Egypt bloodshed stirs outrage in global community
UNITED NATIONS / BRUSSELS
An Egyptian woman tries to stop a military bulldozer from going forward in Cairo. AFP photoEgypt’s bloody crackdown on supporters of ousted President Mohamed Morsi triggered widespread condemnation as the international community reacted with alarm to the deepening crisis.
Europe’s leading powers along with Iran, Qatar strongly denounced the use of force by the military-backed interim government to clear two protest camps in Cairo. U.N. Secretary General Ban Ki-moon condemned violence used by Egyptian security forces to clear Cairo of protesters demanding the reinstatement of Morsi.
US condemns violence against protesters in Egypt
The United States "strongly condemns" the violence against protesters in Egypt and opposes the imposition of a state of emergency, the White House said.
White House spokesman Josh Earnest urged the Egyptian military to "show restraint" after a crackdown on supporters of Morsi.
While the United Nations was still gathering information, it appeared that hundreds of people were killed or wounded in clashes between security forces and demonstrators, according to a statement by the secretary-general’s spokesperson.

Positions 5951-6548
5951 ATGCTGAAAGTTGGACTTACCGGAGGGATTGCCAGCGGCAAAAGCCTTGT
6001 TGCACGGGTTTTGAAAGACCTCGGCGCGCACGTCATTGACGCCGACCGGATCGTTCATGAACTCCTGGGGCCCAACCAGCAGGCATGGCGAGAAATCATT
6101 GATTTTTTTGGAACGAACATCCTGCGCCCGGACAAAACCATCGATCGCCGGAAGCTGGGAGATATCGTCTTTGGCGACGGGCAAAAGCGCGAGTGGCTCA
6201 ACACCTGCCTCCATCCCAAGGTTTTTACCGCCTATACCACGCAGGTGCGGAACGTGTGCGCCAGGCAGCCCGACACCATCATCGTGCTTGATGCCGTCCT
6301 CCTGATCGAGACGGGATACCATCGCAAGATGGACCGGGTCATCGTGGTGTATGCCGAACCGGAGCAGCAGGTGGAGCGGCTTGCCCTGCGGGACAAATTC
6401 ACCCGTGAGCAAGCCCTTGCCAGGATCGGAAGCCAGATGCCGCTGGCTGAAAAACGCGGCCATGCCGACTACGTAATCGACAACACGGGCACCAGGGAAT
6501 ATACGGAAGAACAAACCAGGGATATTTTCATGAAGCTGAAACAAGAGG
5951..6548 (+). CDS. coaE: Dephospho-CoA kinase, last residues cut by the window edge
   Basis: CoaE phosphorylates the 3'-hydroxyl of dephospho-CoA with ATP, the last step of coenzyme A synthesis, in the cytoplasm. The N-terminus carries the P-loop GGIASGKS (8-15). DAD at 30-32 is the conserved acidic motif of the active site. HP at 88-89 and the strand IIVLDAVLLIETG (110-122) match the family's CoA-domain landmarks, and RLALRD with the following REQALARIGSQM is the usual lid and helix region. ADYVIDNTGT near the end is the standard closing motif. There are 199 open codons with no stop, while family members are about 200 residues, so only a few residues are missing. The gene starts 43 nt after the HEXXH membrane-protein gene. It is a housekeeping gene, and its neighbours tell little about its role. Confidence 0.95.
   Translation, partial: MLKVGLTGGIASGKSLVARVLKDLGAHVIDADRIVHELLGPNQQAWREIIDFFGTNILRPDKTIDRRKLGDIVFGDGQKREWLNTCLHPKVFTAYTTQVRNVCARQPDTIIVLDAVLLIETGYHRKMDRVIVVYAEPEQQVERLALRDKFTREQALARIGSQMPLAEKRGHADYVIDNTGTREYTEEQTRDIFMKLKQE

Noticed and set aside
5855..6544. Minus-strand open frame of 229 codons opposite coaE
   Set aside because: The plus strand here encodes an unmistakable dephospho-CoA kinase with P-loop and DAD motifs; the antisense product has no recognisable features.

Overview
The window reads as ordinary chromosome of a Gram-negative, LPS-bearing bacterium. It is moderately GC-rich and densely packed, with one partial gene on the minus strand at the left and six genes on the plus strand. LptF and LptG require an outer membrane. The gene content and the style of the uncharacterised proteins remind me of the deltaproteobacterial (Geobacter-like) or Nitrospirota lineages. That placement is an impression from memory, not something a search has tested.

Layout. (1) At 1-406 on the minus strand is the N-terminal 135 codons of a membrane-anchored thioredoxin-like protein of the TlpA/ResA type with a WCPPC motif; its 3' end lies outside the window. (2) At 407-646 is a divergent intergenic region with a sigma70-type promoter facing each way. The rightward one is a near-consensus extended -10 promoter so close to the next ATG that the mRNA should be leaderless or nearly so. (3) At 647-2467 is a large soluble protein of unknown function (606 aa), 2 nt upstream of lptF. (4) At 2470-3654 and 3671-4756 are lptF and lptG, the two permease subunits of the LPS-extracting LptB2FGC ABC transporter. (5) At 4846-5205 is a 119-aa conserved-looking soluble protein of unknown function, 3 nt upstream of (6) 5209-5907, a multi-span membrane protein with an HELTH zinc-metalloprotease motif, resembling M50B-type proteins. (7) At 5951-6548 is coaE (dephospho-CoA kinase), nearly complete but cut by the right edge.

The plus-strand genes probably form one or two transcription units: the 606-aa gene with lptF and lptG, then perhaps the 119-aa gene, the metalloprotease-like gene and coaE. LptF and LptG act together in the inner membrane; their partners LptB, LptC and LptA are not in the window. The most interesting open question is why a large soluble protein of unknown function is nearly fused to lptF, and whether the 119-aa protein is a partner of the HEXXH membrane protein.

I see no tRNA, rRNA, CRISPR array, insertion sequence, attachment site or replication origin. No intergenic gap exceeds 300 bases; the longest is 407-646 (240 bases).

European Union foreign affairs chief Catherine Ashton urged “utmost restraint” from Egypt’s security forces. “Confrontation and violence is not the way forward to resolve key political issues,” Ashton said in a statement. “I deplore the loss of lives, injuries and destruction in Cairo and other places in Egypt,” she said. “I call on the security forces to exercise utmost restraint and on all Egyptian citizens to avoid further provocations and escalation.
France, Germany neutral
British Foreign Secretary William said he is deeply concerned at the escalating violence and unrest in Egypt. “I condemn the use of force in clearing protests and call on the security forces to act with restraint.”
Qatar, a main backer of the pro-Morsi Muslim Brotherhood, issued a similar message. “Qatar strongly denounces the means by which peaceful protesters in Rabaa al-Adawiya camp and al-Nahda square have been dealt with and which led to the killing of several unarmed innocent people among them,” a Foreign Ministry spokesman said in a statement. Iran also termed the crackdown a massacre.
“Iran is following the bitter events in Egypt closely, disapproves of the violent actions, condemns the massacre of the population and warns of the serious consequences,” the Foreign Ministry said in a statement. Jordan’s Muslim Brotherhood has urged its Egyptian peers to continue protests, saying their victory will help the fundamentalist group rise to power elsewhere in the Arab world. France and Germany refrained from apportioning blame for the crisis, calling for calm from both sides. “It is essential that this violence cease and that a sense of calm prevails,” a French Foreign Ministry statement said.
“France calls on all parties to show the greatest restraint and warns against the disproportionate use of force. Emerging from this crisis can only be achieved through a political solution.” German Foreign Minister Guido Westerwelle said: “We call on all political forces to return immediately to negotiations and avert an escalation of violence. “All further bloodshed must be prevented.”